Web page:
eBay Buyer Try to Return Second Hand Item 6 Months after Purchase

Hi everyone,
I sold a used baby infant capsule back in November 18 on eBay. The buyer contacted me today stating that the item was expired and cannot be installed.
They asked for a refund and want to meet in person to discuss even wanting to pursue civilly if need be.
First of all, I had no idea there is such a thing as an expiry date for child seat but apparently, there is based on manufacturer recommendation. I am not sure if there is actually a law against using an old child seat.
Also, I am not sure why the buyer only messaged me now, so long after the sale was completed. If they raised the issue with me during pick up, I would happily cancel the sale.
So far, I told the buyer to contact eBay and I am not sure what the advice will be.
Anyone had similar experience before?

Update
Buyers now said ebay advise them to pursue their own legal avenue. They also got legal advice that it's illegal to sell expired child seat which they say it's expired in September last year prior to the sale.
Update 2
Thanks everyone for the information. The buyer now asked to confirm name and address etc so they can initiate civil action. Serious…… For 150 bucks and a baby capsule that you suppose to use for six months only. Also it's a maxi cosi with Australian standard approval ticks.
Update 3
So I have been ignoring the buyers email and the last message I got last night is just ridiculous and funny.
………….

As I have not heard back from you I will take your lack of response as confirmation of your details. For future reference, next time you sell an item make sure it is not expired and don’t be such a dodgy person. To prey on expectant parents is honestly disgusting.

I look forward to seeing you.

Thanks.

Comments

      • +2

        Wife’s out of her mind.

    • +2

      Babies are like weddings, as soon as they are mentioned people see dollar signs. Buyers lose their minds thinking that anything less than the absolute best most expensive is a disservice.

      You can get perfectly good, brand name, fully functioned strollers for ~$350.

      You can buy a Range Rover to drive work in, but a Hyundai will probably work just as well.

      • -1

        I'd still prefer rolling up to work in my Range Rover, sipping my latte and listening to classical music.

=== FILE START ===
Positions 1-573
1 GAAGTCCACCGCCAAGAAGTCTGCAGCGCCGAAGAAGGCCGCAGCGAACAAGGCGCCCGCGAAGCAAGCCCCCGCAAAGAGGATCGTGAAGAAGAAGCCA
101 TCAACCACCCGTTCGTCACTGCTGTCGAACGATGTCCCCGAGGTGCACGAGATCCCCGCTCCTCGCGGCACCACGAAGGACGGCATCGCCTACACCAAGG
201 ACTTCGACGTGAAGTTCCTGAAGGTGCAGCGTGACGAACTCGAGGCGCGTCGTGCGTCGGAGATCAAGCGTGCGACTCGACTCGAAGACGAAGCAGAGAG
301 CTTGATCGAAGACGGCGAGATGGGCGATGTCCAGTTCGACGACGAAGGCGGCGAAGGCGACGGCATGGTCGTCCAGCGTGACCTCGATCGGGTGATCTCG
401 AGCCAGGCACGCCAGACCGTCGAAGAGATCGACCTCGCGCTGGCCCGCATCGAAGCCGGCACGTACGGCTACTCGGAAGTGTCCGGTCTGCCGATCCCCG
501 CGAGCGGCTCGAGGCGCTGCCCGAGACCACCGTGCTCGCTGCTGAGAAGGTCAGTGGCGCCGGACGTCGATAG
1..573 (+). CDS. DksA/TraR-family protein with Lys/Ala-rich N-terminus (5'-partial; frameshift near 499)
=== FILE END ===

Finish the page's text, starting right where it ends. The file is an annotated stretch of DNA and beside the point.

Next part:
• +1

          I'd prefer to, but I'm not going to pay another $60k for the Range Rover to do that.

  • +2

    Ignore the buyer. He/she knows very well it was 2nd hand. Let the (mod: edited) do the legal action. Only winner is the lawyer here.

  • +1

    Why is there a date sticker on a child seat anyway? Which part of it expires?

    • +8

      Manufacturer's profits

    • +1

      Maybe they reckon the plastic gets brittle? Just an idea though as I would think something like that would vary based on a hundred different factors.

      In saying this, I hit an old baby seat (looked at least 20 years old) in my car that someone left lying in the middle of the road. My bumper shattered into 6 pieces while the baby seat flew 20 feet through the air, completely intact (just scratched up) so dunno about the brittle plastic argument ha

      • +3

        Good job there was no baby in it

        • +1

          I actually got home, put it on Facebook and someone said the exact same thing so I freaked out and went looking along the road just to make sure

  • +1

    These days buyers want their due diligence done for them. Also these days people really enjoy going down the litigation path, sigh

  • The law states buyer beware as it not illegal to sell privately.
    The used by date is a best before date…

      • +4

        Sigh!!! there goes the sense of humor and my chance to score $20!!

        • i get jokes…. :P

  • ohh… god…. expired baby capsule…..no comment…..must be made of bio-degradable materials…

  • +4

    Personally, if someone asked me to refund something I'd sold them, I'd probably go along with it in most cases, particularly when it's a pregnant mum to be.